Blue Apron, one of the early pioneers of prepared meal kit delivery, today said they would be cutting 6 percent of its workforce, equaling more than 300 positions (hat tip to Recode). The move impacts jobs across both the corporate offices and fulfillments centers and was described in an SEC filing as “a company-wide realignment of personnel to support its strategic priorities.”
Given the rough start the company has had since going public in June of this year, one imagines the most important strategic priority is to make more money. But it was always going to be tough going for Blue Apron for a variety of reasons:
The meal kit delivery space is crowded. Blue Apron faced competition from straight up competitors such as Hello Fresh and Home Chef, device makers such as ChepSteps and Nomiku, as well as an 800 pound Amazon gorilla which launched its own meal kit service and bought Whole Foods shortly after Blue Apron’s IPO.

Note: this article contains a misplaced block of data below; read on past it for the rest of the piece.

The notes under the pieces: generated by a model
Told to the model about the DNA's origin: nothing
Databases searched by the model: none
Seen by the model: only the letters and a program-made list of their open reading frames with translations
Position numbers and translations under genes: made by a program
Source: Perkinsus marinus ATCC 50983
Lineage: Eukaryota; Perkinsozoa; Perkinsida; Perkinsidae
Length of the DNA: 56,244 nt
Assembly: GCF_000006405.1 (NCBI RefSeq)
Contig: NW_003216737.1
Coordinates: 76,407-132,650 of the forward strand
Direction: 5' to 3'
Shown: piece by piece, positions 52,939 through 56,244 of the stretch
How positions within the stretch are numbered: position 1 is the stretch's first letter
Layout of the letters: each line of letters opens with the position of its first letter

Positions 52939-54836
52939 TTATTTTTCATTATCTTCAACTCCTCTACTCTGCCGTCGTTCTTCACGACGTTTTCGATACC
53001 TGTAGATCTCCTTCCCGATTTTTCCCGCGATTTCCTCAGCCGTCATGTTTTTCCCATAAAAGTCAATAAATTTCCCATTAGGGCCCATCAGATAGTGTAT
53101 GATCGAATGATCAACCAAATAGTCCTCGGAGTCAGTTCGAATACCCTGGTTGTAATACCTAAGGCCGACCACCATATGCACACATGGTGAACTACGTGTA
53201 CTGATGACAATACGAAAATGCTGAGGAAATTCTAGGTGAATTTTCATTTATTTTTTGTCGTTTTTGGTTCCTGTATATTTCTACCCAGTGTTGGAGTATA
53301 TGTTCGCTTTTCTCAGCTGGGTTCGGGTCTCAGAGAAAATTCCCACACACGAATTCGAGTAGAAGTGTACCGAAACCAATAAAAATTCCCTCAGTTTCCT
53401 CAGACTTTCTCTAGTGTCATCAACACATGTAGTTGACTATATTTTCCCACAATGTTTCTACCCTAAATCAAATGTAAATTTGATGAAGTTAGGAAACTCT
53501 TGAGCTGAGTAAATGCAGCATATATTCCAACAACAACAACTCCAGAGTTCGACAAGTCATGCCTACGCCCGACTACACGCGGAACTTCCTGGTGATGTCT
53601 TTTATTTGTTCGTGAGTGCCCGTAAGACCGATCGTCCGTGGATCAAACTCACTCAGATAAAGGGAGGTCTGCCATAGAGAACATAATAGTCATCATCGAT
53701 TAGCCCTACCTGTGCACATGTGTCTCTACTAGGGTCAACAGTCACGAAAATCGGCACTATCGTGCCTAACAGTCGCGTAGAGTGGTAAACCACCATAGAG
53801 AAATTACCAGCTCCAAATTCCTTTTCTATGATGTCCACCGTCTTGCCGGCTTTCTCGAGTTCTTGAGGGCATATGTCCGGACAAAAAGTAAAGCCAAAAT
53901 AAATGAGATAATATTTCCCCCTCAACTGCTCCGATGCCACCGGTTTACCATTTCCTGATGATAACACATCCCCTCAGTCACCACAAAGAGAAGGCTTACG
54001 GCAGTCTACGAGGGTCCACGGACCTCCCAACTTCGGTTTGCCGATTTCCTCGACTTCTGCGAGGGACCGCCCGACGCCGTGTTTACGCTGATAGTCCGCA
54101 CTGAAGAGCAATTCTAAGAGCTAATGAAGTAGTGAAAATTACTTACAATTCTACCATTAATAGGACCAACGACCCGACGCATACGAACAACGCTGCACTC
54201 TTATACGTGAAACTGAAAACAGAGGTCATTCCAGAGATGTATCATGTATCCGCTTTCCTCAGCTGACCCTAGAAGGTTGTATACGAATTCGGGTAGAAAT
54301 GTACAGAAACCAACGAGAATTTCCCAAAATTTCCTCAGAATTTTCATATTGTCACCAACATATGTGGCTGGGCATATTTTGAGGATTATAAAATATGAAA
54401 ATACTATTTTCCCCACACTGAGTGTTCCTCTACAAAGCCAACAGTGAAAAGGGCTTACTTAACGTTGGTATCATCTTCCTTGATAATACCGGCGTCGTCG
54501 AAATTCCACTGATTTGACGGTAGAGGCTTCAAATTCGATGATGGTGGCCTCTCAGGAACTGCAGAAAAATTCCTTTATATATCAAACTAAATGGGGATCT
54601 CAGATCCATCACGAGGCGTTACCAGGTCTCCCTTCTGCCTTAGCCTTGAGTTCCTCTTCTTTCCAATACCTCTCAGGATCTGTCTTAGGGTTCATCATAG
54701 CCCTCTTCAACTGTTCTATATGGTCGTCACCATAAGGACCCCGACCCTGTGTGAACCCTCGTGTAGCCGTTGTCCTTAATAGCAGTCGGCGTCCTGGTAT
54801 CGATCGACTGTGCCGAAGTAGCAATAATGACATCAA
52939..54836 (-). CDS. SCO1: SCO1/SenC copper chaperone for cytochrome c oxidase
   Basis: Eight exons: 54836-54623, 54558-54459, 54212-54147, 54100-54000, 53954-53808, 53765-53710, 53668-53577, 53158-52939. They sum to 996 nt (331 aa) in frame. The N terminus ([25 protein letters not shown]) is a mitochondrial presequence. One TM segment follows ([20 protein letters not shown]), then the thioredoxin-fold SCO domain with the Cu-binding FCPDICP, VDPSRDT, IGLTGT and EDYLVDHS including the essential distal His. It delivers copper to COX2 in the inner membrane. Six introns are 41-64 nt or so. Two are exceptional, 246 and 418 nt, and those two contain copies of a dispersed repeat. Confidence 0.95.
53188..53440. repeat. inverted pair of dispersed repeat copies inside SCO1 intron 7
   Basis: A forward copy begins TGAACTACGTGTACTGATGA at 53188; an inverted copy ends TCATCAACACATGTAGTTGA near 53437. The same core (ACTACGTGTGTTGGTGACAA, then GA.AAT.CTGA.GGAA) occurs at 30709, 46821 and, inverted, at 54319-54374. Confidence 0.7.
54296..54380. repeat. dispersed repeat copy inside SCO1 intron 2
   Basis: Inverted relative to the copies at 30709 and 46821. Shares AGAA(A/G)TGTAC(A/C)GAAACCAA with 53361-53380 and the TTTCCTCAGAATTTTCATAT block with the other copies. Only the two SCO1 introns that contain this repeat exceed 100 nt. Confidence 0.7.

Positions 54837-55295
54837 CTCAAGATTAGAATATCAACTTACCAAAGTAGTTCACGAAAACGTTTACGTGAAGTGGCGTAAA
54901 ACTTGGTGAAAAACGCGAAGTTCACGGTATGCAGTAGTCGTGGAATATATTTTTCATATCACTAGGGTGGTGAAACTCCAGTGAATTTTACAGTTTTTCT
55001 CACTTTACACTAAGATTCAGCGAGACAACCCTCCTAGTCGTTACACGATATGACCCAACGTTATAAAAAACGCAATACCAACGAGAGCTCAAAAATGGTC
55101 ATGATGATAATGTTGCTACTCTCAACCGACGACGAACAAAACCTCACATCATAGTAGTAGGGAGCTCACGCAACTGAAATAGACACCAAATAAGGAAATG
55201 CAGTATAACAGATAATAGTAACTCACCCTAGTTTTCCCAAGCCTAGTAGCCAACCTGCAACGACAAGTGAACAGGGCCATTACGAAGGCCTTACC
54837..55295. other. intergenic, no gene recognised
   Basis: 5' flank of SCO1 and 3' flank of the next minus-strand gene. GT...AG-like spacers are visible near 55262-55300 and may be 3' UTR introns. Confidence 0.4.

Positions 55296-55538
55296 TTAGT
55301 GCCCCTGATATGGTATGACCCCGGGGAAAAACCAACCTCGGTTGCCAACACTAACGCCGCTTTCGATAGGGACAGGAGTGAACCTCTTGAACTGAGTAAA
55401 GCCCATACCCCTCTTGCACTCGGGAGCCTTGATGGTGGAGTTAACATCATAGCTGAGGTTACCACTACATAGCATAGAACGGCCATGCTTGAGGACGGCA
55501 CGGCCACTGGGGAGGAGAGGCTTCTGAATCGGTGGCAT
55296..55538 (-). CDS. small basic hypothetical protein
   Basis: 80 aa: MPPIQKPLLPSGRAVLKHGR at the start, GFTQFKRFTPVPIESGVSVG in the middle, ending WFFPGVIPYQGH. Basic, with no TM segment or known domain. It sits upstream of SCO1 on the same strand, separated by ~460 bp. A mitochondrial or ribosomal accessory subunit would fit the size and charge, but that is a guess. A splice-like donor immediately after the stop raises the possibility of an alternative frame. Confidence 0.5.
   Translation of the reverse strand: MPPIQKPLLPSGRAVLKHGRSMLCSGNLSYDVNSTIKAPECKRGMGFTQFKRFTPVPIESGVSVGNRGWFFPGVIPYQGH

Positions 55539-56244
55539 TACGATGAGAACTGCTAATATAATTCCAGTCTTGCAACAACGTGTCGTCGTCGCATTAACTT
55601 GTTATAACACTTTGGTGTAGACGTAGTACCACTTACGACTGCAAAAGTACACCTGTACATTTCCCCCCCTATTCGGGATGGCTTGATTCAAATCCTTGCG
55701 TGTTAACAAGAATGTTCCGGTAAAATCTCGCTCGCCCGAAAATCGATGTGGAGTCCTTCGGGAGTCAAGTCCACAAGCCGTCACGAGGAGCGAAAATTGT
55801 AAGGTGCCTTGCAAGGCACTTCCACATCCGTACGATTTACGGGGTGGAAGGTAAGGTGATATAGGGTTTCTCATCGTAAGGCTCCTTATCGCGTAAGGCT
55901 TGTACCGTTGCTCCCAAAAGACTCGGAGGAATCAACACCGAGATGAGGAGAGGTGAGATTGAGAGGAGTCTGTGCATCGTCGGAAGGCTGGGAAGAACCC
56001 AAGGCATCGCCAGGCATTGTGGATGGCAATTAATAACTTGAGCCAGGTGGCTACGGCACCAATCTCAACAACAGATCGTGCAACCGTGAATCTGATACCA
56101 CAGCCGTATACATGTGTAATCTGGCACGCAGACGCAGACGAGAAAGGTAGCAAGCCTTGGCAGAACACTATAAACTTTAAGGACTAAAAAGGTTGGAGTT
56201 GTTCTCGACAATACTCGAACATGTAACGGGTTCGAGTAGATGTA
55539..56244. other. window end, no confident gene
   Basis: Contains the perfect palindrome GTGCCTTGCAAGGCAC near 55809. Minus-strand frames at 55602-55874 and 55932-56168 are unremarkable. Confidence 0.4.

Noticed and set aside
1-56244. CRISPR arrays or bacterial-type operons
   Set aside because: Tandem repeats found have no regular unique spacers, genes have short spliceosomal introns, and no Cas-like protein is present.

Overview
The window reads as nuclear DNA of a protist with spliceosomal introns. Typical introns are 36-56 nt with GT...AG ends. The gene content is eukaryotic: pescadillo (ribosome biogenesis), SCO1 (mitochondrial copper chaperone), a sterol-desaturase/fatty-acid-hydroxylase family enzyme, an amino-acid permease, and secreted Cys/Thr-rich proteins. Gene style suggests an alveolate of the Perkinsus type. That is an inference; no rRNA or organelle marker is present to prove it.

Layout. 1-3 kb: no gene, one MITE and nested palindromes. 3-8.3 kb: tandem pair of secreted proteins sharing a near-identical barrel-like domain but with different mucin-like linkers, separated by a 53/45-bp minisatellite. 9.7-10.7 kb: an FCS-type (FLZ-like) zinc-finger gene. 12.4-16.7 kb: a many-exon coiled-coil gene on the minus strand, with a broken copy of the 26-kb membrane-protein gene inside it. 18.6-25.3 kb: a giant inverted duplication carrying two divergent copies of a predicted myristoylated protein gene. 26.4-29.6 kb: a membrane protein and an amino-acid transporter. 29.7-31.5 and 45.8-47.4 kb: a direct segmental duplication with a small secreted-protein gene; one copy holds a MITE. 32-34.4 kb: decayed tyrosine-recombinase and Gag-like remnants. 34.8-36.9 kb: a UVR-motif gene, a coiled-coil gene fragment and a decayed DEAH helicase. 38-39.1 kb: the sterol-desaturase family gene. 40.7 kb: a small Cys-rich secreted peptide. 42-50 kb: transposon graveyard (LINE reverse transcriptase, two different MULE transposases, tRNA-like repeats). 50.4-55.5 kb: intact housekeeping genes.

Making money in meal kit delivery is hard. Blue Apron lost money for years as it headed into its IPO, and the company had to slash its valuation before going public. It was expensive getting and retaining customers. And if that wasn’t enough, a Buzzfeed report from last year painted a pretty grim picture of worklife at its fulfillment centers.
Perhaps the biggest threat to Blue Apron is its own raison d’etre. Does it need to exist? My family tried Blue Apron a couple of times and we discovered that it was… too much work. Despite all the portioned ingredients, making an actual dinner still took a lot of time.
Plus, dinners are more of a day-of kind of decision (see: Amazon’s meal kit). What am I in the mood for that night? Not, what will someone send me next week that I’ll have to eat because I paid for it and I don’t want to throw away food.
No one is celebrating these layoffs, especially for an innovative company that legitimately paved the way for others to follow. But Blue Apron needs to do something (other than a barrage of podcast ads) to turn things around.